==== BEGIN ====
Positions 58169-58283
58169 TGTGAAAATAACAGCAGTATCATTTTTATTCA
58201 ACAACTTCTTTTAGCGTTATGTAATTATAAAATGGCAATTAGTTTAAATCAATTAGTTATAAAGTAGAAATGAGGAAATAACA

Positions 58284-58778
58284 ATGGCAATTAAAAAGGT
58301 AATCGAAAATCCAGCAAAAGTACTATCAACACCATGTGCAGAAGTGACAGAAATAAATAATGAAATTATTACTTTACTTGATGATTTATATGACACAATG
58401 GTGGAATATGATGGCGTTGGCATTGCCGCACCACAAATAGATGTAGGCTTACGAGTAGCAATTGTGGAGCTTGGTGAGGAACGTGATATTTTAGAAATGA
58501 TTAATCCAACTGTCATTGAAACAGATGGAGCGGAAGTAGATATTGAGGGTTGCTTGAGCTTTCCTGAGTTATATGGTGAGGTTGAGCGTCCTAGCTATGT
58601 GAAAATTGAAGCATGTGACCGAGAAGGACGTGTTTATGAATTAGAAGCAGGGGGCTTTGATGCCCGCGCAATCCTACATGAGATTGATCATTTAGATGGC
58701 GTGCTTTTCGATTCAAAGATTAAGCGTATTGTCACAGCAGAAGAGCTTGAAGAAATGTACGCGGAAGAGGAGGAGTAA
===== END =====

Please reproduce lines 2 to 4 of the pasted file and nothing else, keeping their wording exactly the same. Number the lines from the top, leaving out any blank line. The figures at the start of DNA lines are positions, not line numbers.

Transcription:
58169 TGTGAAAATAACAGCAGTATCATTTTTATTCA
58201 ACAACTTCTTTTAGCGTTATGTAATTATAAAATGGCAATTAGTTTAAATCAATTAGTTATAAAGTAGAAATGAGGAAATAACA

Positions 58284-58778